What Was Harriet Tubman’s Greatest Achievement

What Was Harriet Tubman’s Greatest Achievement?
Harriet Tubman was an amazing person who had many wonderful achievements. Her achievements ranged from a Conductor of the Underground Railroad to a nurse during the Civil War. When people think Harriet Tubman we usually connect her to the Underground Railroad, but would you be surprised to learn that she had done many other amazing things in her life. In this document we will be analyzing all of the accomplishments of Harriet Tubman’s life. It was the year off 1822 and little Arminta Ross was born in Dorchester County. Arminta spent her entire childhood living in slavery, and even though she had a loving family life wasn’t ever easy for a black slave. Arminta and her family had to live with the fear of being separated because Atlantic slave trade had landed in 1802 which put pressure on the Eastern Shore of Maryland to provide young slaves. It is estimated that about 10% of young black slaves were separated from their families and sold to owners in the deep South. In the year of 1844, Arminta Rose got married to John Tubman, a free black man. Sadly being married to a free black mad didn’t alter Arminta’s status as a slave but it did lead Arminta to change her name, this is when she became Harriet Tubman. Finally in the year of 1849 Harriet Tubman’s master died. At the time of his death Harriet had to make a decision that would change her life forever. This decision was that she would run away. Harriet’s plan was to run all the way to philadelphia and even though she pleaded with her husband to come he refused. Still Harriet made her way to Philadelphia, she would run barefoot through the woods, mostly at night. Over the next couple years Harriet became a conductor of the Underground Railroad. She would free slaves from the south then take them all the way upto Canada. She would escort the escapees to Canada because, in 1850 congress passed the bloodhound act which forced Northerners to report an escaped black slave. The Underground Railroad wasn’t actually underground and it wasn’t even actually a railroad. It was just a series of safe houses which slaves could travel from.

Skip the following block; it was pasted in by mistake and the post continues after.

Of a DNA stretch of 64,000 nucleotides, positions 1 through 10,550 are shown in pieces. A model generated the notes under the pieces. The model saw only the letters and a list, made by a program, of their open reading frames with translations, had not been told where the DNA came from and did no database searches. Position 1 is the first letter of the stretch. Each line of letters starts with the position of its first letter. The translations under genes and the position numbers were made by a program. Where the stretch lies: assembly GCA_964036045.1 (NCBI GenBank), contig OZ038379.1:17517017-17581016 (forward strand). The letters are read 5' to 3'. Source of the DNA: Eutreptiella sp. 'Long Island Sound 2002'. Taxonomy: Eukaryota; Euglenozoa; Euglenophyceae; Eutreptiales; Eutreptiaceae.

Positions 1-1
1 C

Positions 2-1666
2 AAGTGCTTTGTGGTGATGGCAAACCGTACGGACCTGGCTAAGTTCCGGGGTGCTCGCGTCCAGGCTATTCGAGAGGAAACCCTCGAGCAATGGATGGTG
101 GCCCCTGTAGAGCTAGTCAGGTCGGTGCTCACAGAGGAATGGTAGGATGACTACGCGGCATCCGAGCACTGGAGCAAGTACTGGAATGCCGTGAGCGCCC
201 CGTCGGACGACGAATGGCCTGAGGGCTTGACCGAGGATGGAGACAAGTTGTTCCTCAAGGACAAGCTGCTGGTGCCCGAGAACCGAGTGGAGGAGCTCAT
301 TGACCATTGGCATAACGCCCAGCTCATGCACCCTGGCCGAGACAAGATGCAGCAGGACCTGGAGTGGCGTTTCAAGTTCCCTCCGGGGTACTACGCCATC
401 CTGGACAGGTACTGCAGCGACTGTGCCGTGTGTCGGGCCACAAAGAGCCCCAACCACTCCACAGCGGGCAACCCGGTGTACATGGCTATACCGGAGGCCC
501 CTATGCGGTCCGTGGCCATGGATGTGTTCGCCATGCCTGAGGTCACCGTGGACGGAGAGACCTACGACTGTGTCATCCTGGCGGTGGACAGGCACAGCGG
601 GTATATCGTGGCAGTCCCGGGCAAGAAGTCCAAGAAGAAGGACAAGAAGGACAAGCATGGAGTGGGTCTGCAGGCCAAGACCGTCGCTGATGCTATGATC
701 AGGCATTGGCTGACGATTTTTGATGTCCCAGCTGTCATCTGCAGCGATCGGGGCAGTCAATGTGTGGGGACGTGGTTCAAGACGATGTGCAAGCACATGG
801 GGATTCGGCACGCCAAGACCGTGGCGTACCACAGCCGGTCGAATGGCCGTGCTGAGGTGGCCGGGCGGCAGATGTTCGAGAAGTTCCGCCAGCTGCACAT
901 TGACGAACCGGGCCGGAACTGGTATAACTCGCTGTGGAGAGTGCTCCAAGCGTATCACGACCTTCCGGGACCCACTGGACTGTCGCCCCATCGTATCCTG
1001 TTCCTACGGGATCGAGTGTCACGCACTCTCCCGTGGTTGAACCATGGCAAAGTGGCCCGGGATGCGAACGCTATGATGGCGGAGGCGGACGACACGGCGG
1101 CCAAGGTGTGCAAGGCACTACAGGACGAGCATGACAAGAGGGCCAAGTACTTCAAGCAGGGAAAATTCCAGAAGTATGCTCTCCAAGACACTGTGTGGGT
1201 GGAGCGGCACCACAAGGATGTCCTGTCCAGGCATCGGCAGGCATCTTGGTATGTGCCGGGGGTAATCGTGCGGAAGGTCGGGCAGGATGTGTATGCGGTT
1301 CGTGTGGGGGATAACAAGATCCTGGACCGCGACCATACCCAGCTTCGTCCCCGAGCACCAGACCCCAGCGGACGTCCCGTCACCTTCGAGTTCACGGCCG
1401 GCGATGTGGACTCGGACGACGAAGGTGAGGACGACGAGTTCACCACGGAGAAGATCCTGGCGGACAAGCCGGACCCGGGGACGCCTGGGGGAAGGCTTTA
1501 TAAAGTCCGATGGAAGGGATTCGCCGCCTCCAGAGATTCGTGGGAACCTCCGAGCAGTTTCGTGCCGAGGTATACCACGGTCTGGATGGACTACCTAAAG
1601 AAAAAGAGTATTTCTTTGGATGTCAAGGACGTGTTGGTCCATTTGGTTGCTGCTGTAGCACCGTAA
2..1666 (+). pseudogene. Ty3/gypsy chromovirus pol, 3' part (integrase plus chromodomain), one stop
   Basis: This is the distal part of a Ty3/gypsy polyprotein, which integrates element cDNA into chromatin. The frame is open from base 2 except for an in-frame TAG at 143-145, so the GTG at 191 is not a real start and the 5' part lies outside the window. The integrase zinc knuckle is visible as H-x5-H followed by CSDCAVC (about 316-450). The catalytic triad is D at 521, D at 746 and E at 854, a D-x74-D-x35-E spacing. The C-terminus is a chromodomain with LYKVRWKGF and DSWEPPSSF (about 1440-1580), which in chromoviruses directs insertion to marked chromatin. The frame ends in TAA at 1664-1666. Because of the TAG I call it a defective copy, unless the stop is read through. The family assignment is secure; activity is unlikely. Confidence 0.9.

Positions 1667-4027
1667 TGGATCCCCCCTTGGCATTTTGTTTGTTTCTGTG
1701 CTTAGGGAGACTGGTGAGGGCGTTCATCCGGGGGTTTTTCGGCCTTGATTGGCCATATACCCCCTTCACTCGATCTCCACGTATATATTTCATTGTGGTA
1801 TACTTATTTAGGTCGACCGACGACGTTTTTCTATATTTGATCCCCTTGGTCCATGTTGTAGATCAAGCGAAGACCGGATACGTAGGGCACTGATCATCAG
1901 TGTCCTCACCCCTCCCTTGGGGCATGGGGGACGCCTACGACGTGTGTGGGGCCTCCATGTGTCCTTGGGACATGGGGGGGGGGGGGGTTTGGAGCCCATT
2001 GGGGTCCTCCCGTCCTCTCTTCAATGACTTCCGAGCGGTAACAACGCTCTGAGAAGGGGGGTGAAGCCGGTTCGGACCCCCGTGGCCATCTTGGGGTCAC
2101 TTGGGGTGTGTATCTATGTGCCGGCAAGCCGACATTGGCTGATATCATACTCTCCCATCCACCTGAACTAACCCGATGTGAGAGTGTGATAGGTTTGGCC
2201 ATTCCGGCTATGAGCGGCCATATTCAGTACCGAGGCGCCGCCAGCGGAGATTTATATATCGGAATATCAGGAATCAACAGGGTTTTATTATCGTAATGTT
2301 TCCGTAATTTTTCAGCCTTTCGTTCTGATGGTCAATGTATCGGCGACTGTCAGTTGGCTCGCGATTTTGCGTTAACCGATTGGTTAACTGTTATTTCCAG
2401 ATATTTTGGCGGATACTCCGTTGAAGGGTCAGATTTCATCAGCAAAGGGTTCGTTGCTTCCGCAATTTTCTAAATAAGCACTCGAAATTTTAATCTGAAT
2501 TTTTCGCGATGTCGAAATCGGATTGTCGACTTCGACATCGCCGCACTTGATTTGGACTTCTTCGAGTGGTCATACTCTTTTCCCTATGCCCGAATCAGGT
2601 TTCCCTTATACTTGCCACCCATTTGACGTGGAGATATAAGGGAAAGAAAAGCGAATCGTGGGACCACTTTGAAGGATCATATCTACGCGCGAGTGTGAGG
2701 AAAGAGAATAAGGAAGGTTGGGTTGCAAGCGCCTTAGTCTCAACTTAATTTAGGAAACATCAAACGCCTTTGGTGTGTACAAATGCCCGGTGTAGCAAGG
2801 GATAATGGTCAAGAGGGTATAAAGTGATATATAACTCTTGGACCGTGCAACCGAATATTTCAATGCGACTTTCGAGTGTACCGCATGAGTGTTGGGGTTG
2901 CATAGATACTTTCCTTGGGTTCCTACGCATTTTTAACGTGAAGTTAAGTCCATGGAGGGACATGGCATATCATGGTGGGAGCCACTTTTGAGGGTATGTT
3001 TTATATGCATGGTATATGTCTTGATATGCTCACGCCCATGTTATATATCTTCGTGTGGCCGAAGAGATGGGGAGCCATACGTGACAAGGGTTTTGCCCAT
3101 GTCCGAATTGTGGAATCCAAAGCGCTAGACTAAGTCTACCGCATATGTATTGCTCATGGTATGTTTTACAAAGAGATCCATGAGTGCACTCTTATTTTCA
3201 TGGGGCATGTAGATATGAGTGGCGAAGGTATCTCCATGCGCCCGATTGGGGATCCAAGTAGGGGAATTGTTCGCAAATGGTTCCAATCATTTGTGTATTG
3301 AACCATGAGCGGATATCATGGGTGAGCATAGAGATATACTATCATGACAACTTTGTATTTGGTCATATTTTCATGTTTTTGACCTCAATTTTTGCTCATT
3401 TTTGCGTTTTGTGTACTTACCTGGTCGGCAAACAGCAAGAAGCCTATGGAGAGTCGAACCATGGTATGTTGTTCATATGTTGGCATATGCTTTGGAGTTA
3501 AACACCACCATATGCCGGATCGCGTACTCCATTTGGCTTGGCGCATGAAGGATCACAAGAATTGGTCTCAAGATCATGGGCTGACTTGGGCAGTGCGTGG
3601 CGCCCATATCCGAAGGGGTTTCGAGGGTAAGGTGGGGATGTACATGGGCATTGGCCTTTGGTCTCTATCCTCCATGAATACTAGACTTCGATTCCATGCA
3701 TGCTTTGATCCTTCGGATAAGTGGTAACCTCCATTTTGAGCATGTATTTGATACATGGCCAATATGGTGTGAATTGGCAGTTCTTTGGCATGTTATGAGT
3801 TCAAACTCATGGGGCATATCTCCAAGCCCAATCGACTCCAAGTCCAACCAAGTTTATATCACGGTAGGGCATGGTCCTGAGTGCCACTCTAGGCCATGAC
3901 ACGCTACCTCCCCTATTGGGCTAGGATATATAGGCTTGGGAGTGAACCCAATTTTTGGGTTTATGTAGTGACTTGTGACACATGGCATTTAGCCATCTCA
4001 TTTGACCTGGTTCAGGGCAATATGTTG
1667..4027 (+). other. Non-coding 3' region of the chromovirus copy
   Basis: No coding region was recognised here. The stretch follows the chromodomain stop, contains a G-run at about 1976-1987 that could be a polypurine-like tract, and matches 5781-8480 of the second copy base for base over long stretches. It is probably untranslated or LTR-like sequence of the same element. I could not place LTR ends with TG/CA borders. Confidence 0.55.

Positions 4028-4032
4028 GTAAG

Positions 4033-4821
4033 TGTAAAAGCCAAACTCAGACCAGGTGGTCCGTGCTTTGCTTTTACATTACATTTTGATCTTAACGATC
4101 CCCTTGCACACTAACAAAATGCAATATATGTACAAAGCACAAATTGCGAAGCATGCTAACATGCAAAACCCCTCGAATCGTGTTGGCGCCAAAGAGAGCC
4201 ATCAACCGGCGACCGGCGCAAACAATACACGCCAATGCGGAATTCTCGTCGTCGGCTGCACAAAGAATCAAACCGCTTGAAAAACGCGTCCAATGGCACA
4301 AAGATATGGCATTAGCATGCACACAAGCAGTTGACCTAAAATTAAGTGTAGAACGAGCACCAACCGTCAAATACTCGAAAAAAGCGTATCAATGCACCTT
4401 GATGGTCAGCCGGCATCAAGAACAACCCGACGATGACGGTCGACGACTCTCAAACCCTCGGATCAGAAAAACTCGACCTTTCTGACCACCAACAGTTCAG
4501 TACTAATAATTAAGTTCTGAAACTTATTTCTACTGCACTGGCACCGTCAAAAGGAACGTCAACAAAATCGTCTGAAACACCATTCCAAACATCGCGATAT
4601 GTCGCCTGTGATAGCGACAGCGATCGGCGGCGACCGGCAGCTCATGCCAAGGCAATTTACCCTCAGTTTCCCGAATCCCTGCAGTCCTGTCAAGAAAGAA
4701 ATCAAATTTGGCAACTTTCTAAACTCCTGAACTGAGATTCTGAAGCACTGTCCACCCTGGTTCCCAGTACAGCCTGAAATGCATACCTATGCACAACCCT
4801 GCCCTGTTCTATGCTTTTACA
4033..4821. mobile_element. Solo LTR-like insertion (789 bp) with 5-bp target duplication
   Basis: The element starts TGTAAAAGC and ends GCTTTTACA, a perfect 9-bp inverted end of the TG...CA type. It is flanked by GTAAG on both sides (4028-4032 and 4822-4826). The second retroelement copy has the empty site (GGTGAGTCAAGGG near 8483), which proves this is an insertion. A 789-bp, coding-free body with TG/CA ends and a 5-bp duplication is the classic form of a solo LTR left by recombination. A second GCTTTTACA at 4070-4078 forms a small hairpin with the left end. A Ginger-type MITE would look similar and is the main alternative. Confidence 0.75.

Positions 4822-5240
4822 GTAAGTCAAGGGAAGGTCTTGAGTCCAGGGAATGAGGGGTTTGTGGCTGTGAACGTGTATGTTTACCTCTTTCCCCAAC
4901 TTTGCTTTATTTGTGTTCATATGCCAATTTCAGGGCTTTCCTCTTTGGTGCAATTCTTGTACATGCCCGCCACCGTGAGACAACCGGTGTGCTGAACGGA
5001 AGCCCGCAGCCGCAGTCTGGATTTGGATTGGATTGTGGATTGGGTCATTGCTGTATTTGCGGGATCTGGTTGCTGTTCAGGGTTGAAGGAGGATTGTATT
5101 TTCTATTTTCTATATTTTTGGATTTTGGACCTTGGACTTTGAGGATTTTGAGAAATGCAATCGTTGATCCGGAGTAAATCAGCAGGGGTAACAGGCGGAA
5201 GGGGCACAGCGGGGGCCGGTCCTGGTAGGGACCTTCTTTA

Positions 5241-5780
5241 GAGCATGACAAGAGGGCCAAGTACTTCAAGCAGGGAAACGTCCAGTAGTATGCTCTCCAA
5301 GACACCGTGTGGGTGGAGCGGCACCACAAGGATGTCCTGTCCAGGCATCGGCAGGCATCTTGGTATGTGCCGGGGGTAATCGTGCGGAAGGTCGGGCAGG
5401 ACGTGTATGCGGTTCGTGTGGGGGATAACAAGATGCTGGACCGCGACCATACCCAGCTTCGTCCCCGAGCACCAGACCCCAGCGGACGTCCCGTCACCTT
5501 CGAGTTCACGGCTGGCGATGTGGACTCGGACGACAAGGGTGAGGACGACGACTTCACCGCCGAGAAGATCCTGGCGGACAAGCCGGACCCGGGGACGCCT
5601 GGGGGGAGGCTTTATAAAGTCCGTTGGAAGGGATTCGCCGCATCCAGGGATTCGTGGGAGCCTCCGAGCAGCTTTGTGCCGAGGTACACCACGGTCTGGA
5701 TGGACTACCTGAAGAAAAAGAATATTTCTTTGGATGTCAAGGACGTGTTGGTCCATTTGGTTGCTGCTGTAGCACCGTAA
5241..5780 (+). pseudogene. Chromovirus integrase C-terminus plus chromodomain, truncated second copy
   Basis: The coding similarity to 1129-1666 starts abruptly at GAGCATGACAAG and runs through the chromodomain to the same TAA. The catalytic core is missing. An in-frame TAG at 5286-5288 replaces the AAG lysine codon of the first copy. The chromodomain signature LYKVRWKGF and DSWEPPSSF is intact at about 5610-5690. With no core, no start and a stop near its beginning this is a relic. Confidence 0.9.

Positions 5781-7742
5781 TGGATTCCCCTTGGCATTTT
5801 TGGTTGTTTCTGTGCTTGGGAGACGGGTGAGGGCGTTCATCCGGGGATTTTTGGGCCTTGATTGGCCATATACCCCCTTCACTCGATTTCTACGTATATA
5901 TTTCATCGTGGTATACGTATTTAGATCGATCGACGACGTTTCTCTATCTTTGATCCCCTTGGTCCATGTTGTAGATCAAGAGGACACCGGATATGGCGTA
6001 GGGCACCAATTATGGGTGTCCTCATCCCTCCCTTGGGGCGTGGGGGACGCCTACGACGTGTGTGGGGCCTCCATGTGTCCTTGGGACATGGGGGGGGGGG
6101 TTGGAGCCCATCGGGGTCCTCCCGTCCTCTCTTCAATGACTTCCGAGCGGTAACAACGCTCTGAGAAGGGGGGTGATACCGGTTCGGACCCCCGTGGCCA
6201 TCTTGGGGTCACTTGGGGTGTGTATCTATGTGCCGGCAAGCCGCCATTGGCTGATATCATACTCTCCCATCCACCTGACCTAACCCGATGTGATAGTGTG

Being a conductor of the Underground Railroad was an amazing accomplishment when you think about how riskey it was. Harriet would travel from the South and back multiple times with the risk of being caught adn experiencing the punishments. Over the course of 11 years Harriet managed to save over 38 slaves if not more. She had many tactics to make sure that she didn’t get caught. She would travel during winter when the nights were longer and less people were out. She would also start rescue missions on Saturdays because Sundays were rest days and it wouldn’t be suspicious if the slaves weren’t seen on Sunday. Along with all these risks they also had to travel a great distance. It was a huge distance from the south to Canada and it could take many days to get there. Even though being a conductor of the Underground Railroad is what Harriet Tubman was best remembered for that wasn’t the only thing that Harriet did with her life.

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Around one year into the Civil War the governor of Massachusetts asked Harriet Tubman to join Union Troops in South Carolina. Harriet was asked to lead a group of eight black spies whose mission was to provide information to the Union Troops so they could organize a raid to free slaves. This raid was on June 2nd, 1863 and they managed to save about 800 slaves. Harriett was also asked to console the slaves once they had newly been freed. Even after helping save so many lives Harriet still wasn’t given any recognition. This was a great achievement because Harriet managed to save 800 slaves in a single night. But, this still wasn’t the only thing that Harriet had done for the Civil War.